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Anne Heche wasn’t high at time of deadly crash, but suffered as she burned: autopsy

Anne Heche sustained second-degree burns on 12% of her body in the collision, but the problematic actress was not high on drugs when she slammed into a Los Angeles house.

Based on an autopsy report, Heche, 53, was trapped inside her burning Mini Cooper for nearly 30 minutes on August 5 before being extricated by first responders.

According to a report issued on Tuesday by the Los Angeles County Department of Medical Examiner-Office, Coroner’s Heche died of “inhalation and thermal injuries,” as well as a fracture of her sternum — the breastbone in the middle of the chest — due to severe trauma during the collision.

According to the investigation, the injury is believed to be agonizing while she was breathing in her vehicle and played a vital role to her death.

The cause of death was determined to be an accident, and the autopsy refuted prior claims that Heche was high on narcotics at the time of the catastrophic crash.

The report stated that tests on Heche’s urine revealed positive results for cocaine, cannabis, and fentanyl, but it also stated that she was administered fentanyl in the hospital following the collision.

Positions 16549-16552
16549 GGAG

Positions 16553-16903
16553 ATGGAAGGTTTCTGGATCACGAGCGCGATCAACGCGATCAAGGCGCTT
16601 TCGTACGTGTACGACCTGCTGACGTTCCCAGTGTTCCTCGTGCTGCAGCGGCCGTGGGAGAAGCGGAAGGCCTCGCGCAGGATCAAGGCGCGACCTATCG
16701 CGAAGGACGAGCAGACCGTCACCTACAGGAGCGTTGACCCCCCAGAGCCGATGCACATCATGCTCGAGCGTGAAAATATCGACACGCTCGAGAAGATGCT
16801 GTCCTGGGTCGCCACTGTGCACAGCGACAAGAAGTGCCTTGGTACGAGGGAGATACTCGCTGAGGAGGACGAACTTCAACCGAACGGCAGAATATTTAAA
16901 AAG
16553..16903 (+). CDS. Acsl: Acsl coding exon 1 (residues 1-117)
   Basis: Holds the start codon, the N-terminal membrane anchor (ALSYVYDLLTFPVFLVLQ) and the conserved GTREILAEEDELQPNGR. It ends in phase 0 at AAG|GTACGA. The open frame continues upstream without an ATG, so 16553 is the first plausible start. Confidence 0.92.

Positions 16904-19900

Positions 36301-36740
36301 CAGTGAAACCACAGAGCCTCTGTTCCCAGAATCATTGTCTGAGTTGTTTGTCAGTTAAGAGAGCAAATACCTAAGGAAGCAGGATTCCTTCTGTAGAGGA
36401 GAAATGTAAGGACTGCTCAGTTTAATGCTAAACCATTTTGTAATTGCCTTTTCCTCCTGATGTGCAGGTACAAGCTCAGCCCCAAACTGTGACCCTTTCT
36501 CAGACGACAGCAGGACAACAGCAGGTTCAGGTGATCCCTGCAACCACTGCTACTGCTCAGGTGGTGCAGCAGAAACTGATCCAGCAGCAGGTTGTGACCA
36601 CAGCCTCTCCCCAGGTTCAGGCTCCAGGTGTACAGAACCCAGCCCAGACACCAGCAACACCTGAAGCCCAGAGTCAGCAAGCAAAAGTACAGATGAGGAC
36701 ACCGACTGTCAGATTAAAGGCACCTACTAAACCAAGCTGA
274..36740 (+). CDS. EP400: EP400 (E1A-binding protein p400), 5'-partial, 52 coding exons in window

Separate blood tests revealed that she had previously used benzoylecgonine, a poisonous metabolite that arises after cocaine use, but the coroner concluded that there was no indication of impairment by illegal drugs at the time of the collision, according to the report.

Heche was also burned on the right side of her face and neck, right shoulder, left upper chest, and upper extremities.

Per the study, in addition to the second degree burns, 40 percent of Heche’s body had first degree burns, and soot was discovered in her nostrils and mouth.

Heche was taken to an emergency room but then transported to the Grossman Burn Center in West Hills, California, for skin grafting on her neck, chest, upper and lower extremities.

She was put on a breathing machine but was confirmed brain dead on August 11 at 6:38 p.m.

According to the autopsy report, a second pronouncement was made 10 minutes later, and her organs and tissue were taken for donation.

According to emergency services radio recordings, the first fire engine arrived at the scene at 11:01 a.m., just five minutes after Heche lost control of her automobile and crashed into the private residence.

Although an emergency dispatcher radioed that an individual was stuck inside the car, responding paramedics were originally routed to treat a lady discovered wounded in the residence rather than the driver of the Mini Cooper.

According to witnesses, Heche was speeding at roughly 80 mph in a 25 mph residential zone when she crashed into the house on the 1700 block of Walgrove Ave. in Mar Vista, Calif.

Based on the study, the Los Angeles Fire Department may have taken up to 30 minutes to rescue the deceased owing to the small area and the resident’s lack of structural integrity. As a result, in addition to the burns she received, the deceased may have ingested a significant amount of smoke.

Anne is survived by her two kids, Homer Laffoon, 20, and Atlas Heche Tupper, both of whom she shared with ex-partners Coley Lafoon and James Tupper.

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